Bernie Sanders Calls for a Political Revolution, Ending the Drug War

   

The 2016 presidential election is a pivotal event for the future of the cannabis community and greater Drug War reforms. Just as it was critical to have the Obama Administration allow the implementation of legalization in Washington, Colorado, Oregon and Alaska, the next president will have a tremendous influence upon the next wave of states voting to regulate marijuana.  As civil libertarians and those interested in a new approach toward marijuana and the War on Drugs, start to consider presidential candidates, Bernie Sanders certainly looks like the candidate to consider on the Democratic side and likely the best candidate overall.

Senator Sanders has had a long political career that includes executive experience as a mayor and then many years in Congress, both as a representative and a senator. Sanders was expressing progressive views on gay rights and the Drug War forty years ago, clearly ahead of his time. At first, no political pundit would give Sanders any hope of defeating the Hillary Clinton political machine, but now, the large crowds he attracts, his fundraising and rising polling numbers have shown that he could give Clinton a run for her money. In Portland, Maine, yesterday, a town hall meeting turned into a big rally that had to be delayed so more people could be let in. It is estimated that up to 9,000 people turned out to listen to the Vermont Senator call for a political revolution. Bangor Daily News reports:

Sanders said his goal was to create a movement in the tradition of the abolitionists, suffragettes, civil rights activists and union organizers. “If we want real change, it’s not just electing someone — hopefully me,” he said to laughs. “No one in the White House will have the power to take on Wall Street alone, corporate America alone, the billionaire classes alone. The only way that change takes place is when we develop that strong grass-roots movement, make that political revolution, stand together, and then we bring about change.”

Sanders touted his progressive bona fides, promoting an increased minimum wage, protections for access to abortion and an end to the war on drugs. He railed against trade agreements that saw American jobs moved overseas, and promised to fight for free public college education and universal health care, paid sick time and paid maternity leave. He swore to unequivocally pursue energy policy to fight climate change.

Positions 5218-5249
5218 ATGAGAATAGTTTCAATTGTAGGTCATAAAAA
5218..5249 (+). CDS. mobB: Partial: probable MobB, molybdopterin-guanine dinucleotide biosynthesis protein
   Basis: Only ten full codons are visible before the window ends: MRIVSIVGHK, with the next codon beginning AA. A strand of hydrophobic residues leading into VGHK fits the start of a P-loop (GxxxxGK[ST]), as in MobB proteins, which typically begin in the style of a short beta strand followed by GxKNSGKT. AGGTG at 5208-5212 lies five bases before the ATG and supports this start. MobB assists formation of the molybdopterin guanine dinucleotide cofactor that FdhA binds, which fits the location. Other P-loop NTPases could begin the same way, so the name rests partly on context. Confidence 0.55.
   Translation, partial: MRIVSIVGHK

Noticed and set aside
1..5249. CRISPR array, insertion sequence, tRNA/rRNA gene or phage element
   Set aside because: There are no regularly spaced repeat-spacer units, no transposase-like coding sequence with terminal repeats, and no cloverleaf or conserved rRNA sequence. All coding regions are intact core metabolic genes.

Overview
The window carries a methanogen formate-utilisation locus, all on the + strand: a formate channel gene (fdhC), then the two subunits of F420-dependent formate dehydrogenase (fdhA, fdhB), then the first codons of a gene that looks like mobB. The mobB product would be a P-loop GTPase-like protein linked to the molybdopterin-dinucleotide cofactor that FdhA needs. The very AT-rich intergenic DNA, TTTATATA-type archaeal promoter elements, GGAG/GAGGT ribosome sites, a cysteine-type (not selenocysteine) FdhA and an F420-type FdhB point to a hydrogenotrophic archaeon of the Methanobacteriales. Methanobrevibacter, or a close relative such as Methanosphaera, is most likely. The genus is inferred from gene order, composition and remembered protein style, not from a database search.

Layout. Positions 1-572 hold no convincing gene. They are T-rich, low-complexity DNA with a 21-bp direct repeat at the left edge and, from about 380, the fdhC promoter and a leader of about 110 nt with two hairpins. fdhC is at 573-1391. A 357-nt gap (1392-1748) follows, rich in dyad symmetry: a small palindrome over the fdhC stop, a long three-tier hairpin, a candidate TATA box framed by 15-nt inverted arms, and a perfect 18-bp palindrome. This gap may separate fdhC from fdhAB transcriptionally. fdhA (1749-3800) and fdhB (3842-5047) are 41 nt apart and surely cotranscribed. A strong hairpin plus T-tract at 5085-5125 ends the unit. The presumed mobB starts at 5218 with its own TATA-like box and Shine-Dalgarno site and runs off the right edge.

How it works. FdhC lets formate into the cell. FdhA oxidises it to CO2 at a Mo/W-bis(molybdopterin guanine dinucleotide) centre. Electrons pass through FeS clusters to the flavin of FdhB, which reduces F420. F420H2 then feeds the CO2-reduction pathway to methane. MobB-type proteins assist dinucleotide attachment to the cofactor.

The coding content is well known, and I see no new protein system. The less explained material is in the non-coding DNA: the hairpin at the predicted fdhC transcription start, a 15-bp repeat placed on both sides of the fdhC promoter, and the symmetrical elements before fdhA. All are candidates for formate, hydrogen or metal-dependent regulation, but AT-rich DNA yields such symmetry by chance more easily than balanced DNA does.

But it was income inequality that Sanders called “the great moral issue of our time.”

(Emphasis mine)

Bernie Sanders’ messaging should resonate with anyone that wants to reform our drug laws. The Drug War has been waged upon people of color and people battling poverty. Income inequality rears its head in tragic ways when someone is arrested for drugs. If you are poor and can’t afford an attorney, the consequences for you and your family can be devastating, but if you are rich and can hire the best attorneys in town, odds are you won’t see the inside of a prison cell. When is the last time you have heard of a wealthy person serving prison time for drugs?

The narrative surrounding Bernie Sanders is changing rapidly and I urge all of his supporters to publicly tout his candidacy. It is possible that Sanders could win the Iowa Caucus, where motivation and passion of supporters is key and the Clinton team is already concerned (rightfully so, as she finished third behind Barack Obama and John Edwards in 2008). Sanders could definitely win the New Hampshire Primary, especially if he does well in Iowa, as the Granite State borders Vermont, giving Sanders better name recognition than in most of the country. If he can pull off two early upsets, then the narrative surrounding the Democratic Primary changes. Many people didn’t think that we would see an African-American president in our lifetime, let alone one with the middle name “Hussein”, so don’t let anyone say that Sanders is “too old”, “too liberal” or that he doesn’t “look presidential.” Political revolutions don’t come easy, but Bernie Sanders is hoping to lead one. The question is, are we willing to follow him?

 

Anthony Johnson

Anthony, a longtime cannabis law reform advocate, was Chief Petitioner and co-author of Measure 91, Oregon's cannabis legalization effort. He served as director of both the New Approach Oregon and Vote Yes on 91 PACs, the political action committees responsible for the state's legalization campaign. As director of New Approach Oregon, Anthony continues to work towards effectively implementing the cannabis legalization system while protecting small business owners and the rights of patients. He sits on the Oregon Marijuana Rules Advisory Committee and fights for sensible rules at the legislature as well as city councils and county commissions across the state. Anthony helps cannabis business comply with Oregon's laws and advises advocates across the country. He also serves as content director of both the International Cannabis Business Conference and the Oregon Marijuana Business Conference, helping share the vision of moving the cannabis industry forward in a way that maintains the focus on keeping people out of prison and protecting patients. He was a member of the Oregon Health Authority Rules Advisory Committee, assisting the drafting of the administrative rules governing Oregon’s state-licensed medical marijuana facilities. He first co-authored and helped pass successful marijuana law reform measures while a law student at the University of Missouri-Columbia School of Law. He passed the Oregon Bar in 2005 and practiced criminal defense for two years before transitioning to working full-time in the political advocacy realm. His blogs on Marijuana Politics are personal in nature and don't speak for or reflect the opinions of any group or organization.